The 2008 installment of “A Prairie Home Companion at Tanglewood, with Garrison Keillor” could be emended to read “…with Garrison Keillor and Inga Swearingen,” as the lovely Californian played a variety of roles in every segment of the show, except for the news, which only can be delivered by the lanky Minnesotan. When you consider that Keillor has been at this since the Nixon administration, it doesn’t take a genius to conjecture that he may be contemplating passing the torch to a new generation. Ms. Swearingen, for whom we’ve been carrying a torch since first seeing her on the 2004 show here, displayed the versatility and endurance that it would take to host a two hour show, partiucularly the facility to flow effortlessly between a comic and a serious persona. (Photo:copyright Denise Ofelia Mangen)
(You can listen to segments of the show and/or read scripts at prairiehome.org.)
Of course there could be no Prairie Home Companion without the sui generis Garrison Keillor, but if there ever were to be a Regis and Kathy Lee for the smart set, we saw the model for it today.
Ms. Swearingen, with a Master’s in music to compliment Keillor’s mastery of English, radiates joy, beauty, and artistry from the stage unlike any performer we’ve ever seen. She, too, is one of a kind, and until we find a weekly show for her, you’ll have to be content with her recordings and gigs, or you could enroll in her course at Cuesta College in her hometown of San Luis Obispo.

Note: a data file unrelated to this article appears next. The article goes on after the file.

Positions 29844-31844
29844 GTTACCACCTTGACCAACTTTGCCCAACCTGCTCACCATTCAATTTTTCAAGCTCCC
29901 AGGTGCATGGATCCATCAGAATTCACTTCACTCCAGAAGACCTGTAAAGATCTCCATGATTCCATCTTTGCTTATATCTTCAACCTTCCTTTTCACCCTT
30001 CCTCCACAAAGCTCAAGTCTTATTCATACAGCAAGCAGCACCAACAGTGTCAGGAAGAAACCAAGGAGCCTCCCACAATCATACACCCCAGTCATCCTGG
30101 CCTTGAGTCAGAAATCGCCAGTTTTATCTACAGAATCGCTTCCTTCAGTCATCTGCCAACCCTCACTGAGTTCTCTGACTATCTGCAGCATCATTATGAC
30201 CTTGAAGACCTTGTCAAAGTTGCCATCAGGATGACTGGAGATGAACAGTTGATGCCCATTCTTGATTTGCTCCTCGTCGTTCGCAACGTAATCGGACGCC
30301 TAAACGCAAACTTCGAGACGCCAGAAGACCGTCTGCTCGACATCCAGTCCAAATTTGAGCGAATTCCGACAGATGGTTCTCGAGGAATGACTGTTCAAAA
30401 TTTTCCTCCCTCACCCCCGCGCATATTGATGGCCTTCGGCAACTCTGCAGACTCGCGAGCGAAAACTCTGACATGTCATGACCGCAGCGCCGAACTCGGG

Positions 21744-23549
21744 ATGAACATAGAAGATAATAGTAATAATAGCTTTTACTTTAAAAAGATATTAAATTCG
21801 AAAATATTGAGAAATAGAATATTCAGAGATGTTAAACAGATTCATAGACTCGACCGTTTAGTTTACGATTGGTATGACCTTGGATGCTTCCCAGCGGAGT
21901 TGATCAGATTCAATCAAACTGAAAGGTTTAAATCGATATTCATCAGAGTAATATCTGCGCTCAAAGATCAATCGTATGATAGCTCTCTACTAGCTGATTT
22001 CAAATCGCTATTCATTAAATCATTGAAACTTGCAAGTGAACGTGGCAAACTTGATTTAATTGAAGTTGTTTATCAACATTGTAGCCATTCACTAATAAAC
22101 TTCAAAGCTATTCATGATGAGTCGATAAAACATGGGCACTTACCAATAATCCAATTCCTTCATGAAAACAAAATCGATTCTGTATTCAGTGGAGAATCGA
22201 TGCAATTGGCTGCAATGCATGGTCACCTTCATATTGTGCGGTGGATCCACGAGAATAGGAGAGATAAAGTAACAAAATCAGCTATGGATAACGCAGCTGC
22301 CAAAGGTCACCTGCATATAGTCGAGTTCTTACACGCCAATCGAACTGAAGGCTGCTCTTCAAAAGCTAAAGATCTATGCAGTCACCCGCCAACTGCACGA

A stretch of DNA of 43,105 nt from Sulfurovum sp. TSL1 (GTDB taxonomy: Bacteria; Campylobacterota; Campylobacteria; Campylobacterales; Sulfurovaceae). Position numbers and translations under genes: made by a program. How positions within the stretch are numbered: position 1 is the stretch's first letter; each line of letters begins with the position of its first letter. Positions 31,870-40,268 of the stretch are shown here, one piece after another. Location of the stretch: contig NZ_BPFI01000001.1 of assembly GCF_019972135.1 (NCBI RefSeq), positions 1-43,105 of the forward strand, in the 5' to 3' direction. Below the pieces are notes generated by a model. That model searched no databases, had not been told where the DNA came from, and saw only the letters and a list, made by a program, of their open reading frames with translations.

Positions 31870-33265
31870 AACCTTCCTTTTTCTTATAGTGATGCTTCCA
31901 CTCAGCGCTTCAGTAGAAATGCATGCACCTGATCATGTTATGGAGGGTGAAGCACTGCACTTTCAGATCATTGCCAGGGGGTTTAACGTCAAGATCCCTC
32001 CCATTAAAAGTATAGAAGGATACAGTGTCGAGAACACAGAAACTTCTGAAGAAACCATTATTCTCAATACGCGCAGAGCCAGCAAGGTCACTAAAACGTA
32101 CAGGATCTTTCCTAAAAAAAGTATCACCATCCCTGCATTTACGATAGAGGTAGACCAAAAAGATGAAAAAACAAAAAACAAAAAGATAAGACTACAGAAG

Besides those two, this show featured the Del McCoury Band and former Poet Laureate Donald Hall, as well as the usual funny business, with Tanglewood angles, and musical augmentation from the ad hoc Tanglewood/B.S.O. rhythm section, “Old Wood and Heavy Metal.”
McCoury and band were brilliant, crisp picking and strumming along with rich harmonizing; it was Bluegrass at its best – taut and restrained, rather than showy. Their choice of material was marked by lyrics so simple and direct that even an English major could get them.
Simple and direct characterizes also the poetry of Donald Hall, whose genius it is to embue plain language with the pathos of a life not only lived well, but with ardent attention to one’s place on earth and to one’s place in relation to another.